Rematch with Etienne? Simmons sets the bar high with blistering time in Indy
|Sunday, March 1, 2020, 7:01 AM- -|
Isaiah Simmons might not get to race Clemson running back Travis Etienne at any point in the near future. In fact, he might have to wait until Etienne runs the 40-yard dash at next year’s NFL Draft Combine to settle the feud.
Etienne has work to do after Simmons posted a blistering 4.39 second time in the 40 Saturday night at the Combine in Indianapolis’ Lucas Oil Stadium.
The pair has raced each other twice, including last spring, and finished in what looked like a dead heat in a tweet posted by Etienne in May. That is amazing considering that Etienne is a 5-10, 210-pound running back while Simmons is a 6-4, 238-pound linebacker.
Simmons set the bar with his scalding time Saturday, which was the second-fastest 40 time for a linebacker at the combine since 2006, behind only Shaquem Griffin, who ran a 4.38 at the 2018 combine. Simmons, however, weighed in 11 pounds heavier and is three inches taller than Griffin was at the combine.
His time was also faster than wide receiver prospects Justin Jefferson of LSU, Jerry Jeudy of Alabama, Jalen Reagor of TCU, Brandon Aiyuk of Arizona, and CeeDee Lamb of Oklahoma.
Simmons was asked about a rematch with Etienne a few days ago and said he can’t wait for it.
"Oh, I knew this was coming,” Simmons said. “The race that’s all over Twitter, Instagram, everywhere, I’ll be honest, he got me on the lean on that one. But after that, we raced in the 40 and I won, but that’s not on tape.
“He might not admit that, but everybody there knows I won that and I won it clear as day. Travis Etienne, when you see this, just know I’m ready for Round 3, the tiebreaker. You know where to find me, you’ve got my number."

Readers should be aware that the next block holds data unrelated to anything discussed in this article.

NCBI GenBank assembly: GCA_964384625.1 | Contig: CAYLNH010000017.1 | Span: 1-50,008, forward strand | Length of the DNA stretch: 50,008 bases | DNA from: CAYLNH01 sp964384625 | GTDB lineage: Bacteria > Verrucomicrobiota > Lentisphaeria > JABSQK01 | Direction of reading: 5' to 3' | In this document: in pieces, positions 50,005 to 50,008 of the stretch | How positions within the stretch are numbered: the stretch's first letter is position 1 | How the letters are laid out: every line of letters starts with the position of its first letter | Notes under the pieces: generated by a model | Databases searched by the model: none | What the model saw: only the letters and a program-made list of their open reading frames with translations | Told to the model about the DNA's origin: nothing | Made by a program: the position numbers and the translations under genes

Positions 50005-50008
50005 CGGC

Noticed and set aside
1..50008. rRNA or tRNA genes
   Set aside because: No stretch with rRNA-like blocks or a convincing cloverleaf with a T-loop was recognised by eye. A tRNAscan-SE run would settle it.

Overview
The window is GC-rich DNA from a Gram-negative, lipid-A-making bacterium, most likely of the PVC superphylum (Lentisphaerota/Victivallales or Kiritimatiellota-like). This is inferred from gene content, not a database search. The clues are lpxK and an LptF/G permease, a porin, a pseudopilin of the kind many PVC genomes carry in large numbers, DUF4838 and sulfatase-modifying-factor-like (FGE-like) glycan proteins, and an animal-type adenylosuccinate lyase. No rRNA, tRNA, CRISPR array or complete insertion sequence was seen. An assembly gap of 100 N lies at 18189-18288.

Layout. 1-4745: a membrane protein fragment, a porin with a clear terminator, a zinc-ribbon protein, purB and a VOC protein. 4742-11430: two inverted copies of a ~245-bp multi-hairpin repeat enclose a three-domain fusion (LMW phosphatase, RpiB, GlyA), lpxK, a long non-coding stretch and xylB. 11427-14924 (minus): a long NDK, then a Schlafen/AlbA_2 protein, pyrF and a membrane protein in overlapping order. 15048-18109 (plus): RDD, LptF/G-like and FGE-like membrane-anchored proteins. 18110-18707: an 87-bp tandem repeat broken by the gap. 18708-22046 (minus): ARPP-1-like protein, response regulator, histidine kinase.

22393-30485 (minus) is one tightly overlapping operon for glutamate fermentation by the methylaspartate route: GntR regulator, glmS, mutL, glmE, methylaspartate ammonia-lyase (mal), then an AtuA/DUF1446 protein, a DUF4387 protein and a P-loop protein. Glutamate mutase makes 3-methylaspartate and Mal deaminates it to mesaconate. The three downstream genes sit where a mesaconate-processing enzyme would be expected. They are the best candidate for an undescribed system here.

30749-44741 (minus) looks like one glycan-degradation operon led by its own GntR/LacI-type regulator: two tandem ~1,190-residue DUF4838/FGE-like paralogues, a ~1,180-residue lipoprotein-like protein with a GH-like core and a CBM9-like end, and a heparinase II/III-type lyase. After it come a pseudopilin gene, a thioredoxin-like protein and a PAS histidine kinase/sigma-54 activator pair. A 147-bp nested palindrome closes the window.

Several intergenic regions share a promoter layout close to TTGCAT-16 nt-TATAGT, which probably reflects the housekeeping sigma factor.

Simmons lined up all over the field for the Clemson defense last season and finished with 102 tackles, 16 tackles for loss, eight sacks and three interceptions. He can line up as a safety or as a linebacker and even lined up at defensive end in Brent Venables’ scheme last season, and he compared himself to the venerable Swiss Army knife.
"Oh, I'm going to do everything I did in college,” Simmons said. “Kind of like a Swiss Army knife, because then I'm able to show what I can really do. I wouldn't really say I'm tied down to one position. Coach (Brent) Venables really used me in a special way that most people aren't able to be used.
“The game is evolving, so the name of the game now is stopping tight ends. Something has to be done to stop these Travis Kelces and George Kittles right now."
Simmons had a one-word answer when he was asked what position he plays.
“Defense,” he said.
He then said that the NFL game is evolving and needs players with his skill set.
"If you know who George Kittle and Travis Kelce are, then that explains it all,” Simmons said. “Stopping tight ends, playing man on running backs... like the game’s no longer a 250-pound linebacker. It’s more guys that are able to run side to side and are able to cover. It’s just a necessity now with the tight ends and running backs."
Simmons was then asked if there is a player that he models his game after.
"The first name that comes to mind would be Tyrann Mathieu because he bounces around, he can play anywhere in the back seven. I don’t know if I truly have one person you could compare me to just for all the different things I do,” Simmons said.
“Personally I model my game after a couple of people. If I have to go look at film of somebody to get something it would be Von Miller just for pass rush, Jalen Ramsey for man techniques and Tyrann Mathieu just because he plays around everywhere as well. I take bits and pieces from all of them and kind of throw them into my game."
Why did Simmons choose to play at Clemson? Opportunity.
"Coming out of high school, a lot of people wanted me to come in at receiver, some athlete and some just like defense or safety,” he said. “I just knew I had an opportunity at Clemson. That’s one of the main reasons I picked it is just for the opportunity that was presented. Never promised nothing there. I knew the coaches were going to make me the best I could possibly be and I felt going there really helped me flourish."